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Bess, Forrest (1911-1977)  
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Beginning in 1947, Bess destroyed many of his earlier works, because he had come to regard them as derivative and uninspired. However, from the available evidence, it seems likely that, throughout the 1930s, he produced portrait subjects, still life objects, and landscapes in a style reminiscent of Vincent van Gogh, who already had become one of Bess's personal heroes because of the earlier artist's isolation and mystical view of the world.

Sweet Potatoes (1934, private collection) probably is typical of Bess's paintings of the 1930s. Among the features that recall paintings by Van Gogh are the flattened spatial perspective; heavily outlined, distorted shapes; thickly applied oil paint, roughly marked by coarse brushes; and the bright, unrealistic coloring. During the 1930s, he also occasionally experimented with abstract compositions.

Military Service and Other Experiences, 1941-47

In 1941, Bess enlisted in the U.S. Army and initially proved to be a model soldier; he quickly rose to the rank of captain in the Corps of Engineers. He took great pride in the commendation which he received for his camouflage designs, but he felt very frustrated when the army decided to shelve his plans for financial reasons and assigned him to teach bricklaying to new recruits.

In 1946, while still in the army, Bess experienced a series of exceptionally terrifying visions, which left him feeling physically incapacitated, and, subsequently, he suffered a complete mental breakdown. During treatment at the Veterans Administration Hospital (now Audie L. Murphy Memorial Veterans Hospital), San Antonio, a psychiatrist helped to make him aware of the psychological and spiritual significance of the colored shapes that he saw shortly before falling asleep. Near the end of his therapy, he enjoyed working as a painting instructor at the hospital.

Upon leaving the service, Bess set up a small gallery and frame shop in San Antonio, and he became a prominent figure in the local art scene. Nevertheless, in 1947, for reasons that are uncertain, Bess left San Antonio and moved to the site of his family's bait fishing business at Chinquapin (near Bay City) on the Gulf coast in southeast Texas.

Isolation at Chinquapin: Paintings Inspired by Visions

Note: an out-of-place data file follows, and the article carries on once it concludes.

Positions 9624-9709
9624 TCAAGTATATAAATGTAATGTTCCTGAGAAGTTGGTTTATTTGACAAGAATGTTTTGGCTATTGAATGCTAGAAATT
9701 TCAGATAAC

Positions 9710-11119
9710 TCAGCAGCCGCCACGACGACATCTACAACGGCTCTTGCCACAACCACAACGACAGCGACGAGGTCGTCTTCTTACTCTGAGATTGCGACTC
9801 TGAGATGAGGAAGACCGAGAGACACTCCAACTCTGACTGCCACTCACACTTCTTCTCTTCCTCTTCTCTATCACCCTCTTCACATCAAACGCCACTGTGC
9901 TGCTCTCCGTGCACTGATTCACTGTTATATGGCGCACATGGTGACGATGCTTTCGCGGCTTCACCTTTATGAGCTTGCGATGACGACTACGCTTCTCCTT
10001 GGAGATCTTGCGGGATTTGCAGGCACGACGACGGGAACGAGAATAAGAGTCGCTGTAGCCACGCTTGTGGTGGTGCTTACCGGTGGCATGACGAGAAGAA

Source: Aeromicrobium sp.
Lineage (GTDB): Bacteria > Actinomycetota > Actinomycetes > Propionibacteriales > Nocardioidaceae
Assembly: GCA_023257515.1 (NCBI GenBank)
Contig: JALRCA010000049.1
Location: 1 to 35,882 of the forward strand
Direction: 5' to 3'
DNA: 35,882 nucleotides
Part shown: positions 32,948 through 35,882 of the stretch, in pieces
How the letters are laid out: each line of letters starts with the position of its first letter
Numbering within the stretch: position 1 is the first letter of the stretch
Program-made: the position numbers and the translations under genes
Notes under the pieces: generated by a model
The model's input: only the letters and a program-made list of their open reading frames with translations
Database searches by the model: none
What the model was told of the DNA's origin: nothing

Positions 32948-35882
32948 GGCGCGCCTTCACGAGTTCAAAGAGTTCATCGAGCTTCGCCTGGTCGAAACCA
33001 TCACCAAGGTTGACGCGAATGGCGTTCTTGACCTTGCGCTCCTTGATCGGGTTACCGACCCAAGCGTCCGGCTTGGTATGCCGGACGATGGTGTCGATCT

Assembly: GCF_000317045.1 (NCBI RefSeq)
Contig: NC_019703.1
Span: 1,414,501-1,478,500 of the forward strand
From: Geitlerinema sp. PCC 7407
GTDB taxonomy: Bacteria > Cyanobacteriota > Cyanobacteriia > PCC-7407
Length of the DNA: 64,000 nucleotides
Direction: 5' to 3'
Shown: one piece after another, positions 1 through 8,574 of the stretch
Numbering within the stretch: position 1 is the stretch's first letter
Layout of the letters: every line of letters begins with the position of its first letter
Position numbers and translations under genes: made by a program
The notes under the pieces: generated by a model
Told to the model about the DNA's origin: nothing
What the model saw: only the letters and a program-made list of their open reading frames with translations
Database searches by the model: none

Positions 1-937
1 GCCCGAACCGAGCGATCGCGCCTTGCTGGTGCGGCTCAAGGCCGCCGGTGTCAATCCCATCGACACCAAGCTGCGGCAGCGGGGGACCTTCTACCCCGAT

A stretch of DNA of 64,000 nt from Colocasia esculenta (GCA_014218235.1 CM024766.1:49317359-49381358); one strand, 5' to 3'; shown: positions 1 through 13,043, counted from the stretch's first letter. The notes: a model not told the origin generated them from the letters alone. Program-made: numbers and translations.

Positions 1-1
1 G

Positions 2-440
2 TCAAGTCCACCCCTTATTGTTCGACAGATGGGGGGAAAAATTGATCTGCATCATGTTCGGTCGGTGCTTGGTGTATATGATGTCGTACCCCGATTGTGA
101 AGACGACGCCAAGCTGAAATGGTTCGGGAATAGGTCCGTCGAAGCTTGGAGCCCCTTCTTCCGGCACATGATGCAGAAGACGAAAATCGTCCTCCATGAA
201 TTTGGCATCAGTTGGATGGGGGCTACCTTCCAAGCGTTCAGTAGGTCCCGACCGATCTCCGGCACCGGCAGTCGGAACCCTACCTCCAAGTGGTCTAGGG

Barely supporting himself by catching fish which he sold as bait, Bess lived in primitive conditions. With the hull of an old tugboat and copper sheets from the hull of a ferry, he built a shack, which he covered with layers of tar and oyster shells for insulation. Although technically a peninsula, the barren strip of land on which Bess resided often was separated from the mainland by water and accessible only by boat. Not surprisingly, these physical circumstances exacerbated Bess's sense of psychological isolation from others. After his father's death in 1954, he had little contact with other individuals.

Bess found the peninsula both frightening and inspiring. Writing to Betty Parsons, he explained: "it has a ghostly feeling about it--spooky--unreal--but there is something about it that attracts me to it--even though I am afraid of it." In the harsh environment of the peninsula, Bess devoted himself to the exploration of the unconscious world, revealed by his visions, which now recurred on a regular basis.

Instead of the complex and often frightening scenes that he had previously witnessed, his visions now were reduced largely to simple, vaguely geometric shapes, which seemed to hover inside his eyes. Until he stopped painting in 1974, he sought to record the images that appeared unbidden to him. He insisted that he made no effort to modify or elaborate his visions in any way. "To do so would be hypocritical and untruthful," he commented. "Many times the vision is so simple--only a line or two--that when it is copied in paint I feel 'well gosh, there isn't very much there, is there?'"

Most of Bess's mature works--such as Untitled no. 14 (1952) and Untitled no. 11a (1958)--consist of simple shapes, such as lines, circles, and crescents, against a flat or vaguely atmospheric background. In some pieces, such as Warrior (1947) and the provocatively named The Dicks (1946), Bess utilizes shapes that seem to have emphatic connotations. Corresponding with his growing fascination with , many of his paintings combine male and female signifiers. For example, in #1 (1951), phallic forms frame a space filled with inverted triangles (a symbol of female fertility in many cultures) and vaguely flame-like shapes.

However, it should be emphasized that one cannot be too precise in interpreting Bess's mature work. Thus, Stuart Preston noted in a New York Times review of his 1962 show at Betty Parsons Gallery: "Any attempt to establish visual or symbolic identifications in the shapes that grow in the inscrutable compositions will come to grief. Better just to respond to them." Even without deciphering all the possible meanings that the shapes may have had for the artist, one can appreciate the intensity of the experiences that inspired the artist to record these images.

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